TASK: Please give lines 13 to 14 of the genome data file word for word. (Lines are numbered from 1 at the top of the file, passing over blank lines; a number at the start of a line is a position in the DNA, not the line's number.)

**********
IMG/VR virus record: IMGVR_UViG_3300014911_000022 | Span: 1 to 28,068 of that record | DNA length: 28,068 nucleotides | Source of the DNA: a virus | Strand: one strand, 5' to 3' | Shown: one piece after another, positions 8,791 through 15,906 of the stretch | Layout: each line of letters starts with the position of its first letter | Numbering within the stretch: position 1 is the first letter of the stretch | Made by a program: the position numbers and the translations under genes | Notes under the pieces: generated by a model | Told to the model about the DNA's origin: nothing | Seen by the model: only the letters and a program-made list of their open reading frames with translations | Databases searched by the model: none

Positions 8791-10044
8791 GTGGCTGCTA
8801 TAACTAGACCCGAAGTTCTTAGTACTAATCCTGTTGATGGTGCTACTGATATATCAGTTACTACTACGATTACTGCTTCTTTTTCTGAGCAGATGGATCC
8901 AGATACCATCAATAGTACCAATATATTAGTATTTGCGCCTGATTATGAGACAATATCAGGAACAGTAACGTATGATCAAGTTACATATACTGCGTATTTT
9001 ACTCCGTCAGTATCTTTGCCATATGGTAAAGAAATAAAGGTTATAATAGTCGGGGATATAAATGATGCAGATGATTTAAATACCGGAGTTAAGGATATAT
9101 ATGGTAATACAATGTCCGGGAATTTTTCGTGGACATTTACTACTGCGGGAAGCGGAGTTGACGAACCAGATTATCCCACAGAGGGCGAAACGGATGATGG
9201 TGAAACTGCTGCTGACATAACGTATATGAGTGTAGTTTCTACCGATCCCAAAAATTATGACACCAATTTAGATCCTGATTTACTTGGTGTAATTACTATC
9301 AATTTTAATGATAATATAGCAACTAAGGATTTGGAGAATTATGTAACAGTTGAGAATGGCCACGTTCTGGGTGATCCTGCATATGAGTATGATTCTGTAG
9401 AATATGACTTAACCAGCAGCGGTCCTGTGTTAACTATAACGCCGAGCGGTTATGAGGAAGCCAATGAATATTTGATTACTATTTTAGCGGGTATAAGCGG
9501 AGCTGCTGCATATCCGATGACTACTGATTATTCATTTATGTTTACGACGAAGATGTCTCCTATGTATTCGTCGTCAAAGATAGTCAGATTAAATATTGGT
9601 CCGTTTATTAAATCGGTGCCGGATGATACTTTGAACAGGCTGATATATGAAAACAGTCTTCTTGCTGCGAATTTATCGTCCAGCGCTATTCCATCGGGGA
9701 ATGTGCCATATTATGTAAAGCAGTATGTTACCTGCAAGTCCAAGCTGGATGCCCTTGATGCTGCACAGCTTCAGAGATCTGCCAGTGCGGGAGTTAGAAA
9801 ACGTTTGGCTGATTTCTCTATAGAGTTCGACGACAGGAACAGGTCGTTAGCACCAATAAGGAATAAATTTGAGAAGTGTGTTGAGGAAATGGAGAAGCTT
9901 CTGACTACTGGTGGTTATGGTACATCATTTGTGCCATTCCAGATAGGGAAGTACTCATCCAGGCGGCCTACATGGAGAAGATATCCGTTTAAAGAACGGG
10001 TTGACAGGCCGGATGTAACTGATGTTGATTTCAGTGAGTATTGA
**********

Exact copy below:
9701 ATGTGCCATATTATGTAAAGCAGTATGTTACCTGCAAGTCCAAGCTGGATGCCCTTGATGCTGCACAGCTTCAGAGATCTGCCAGTGCGGGAGTTAGAAA
9801 ACGTTTGGCTGATTTCTCTATAGAGTTCGACGACAGGAACAGGTCGTTAGCACCAATAAGGAATAAATTTGAGAAGTGTGTTGAGGAAATGGAGAAGCTT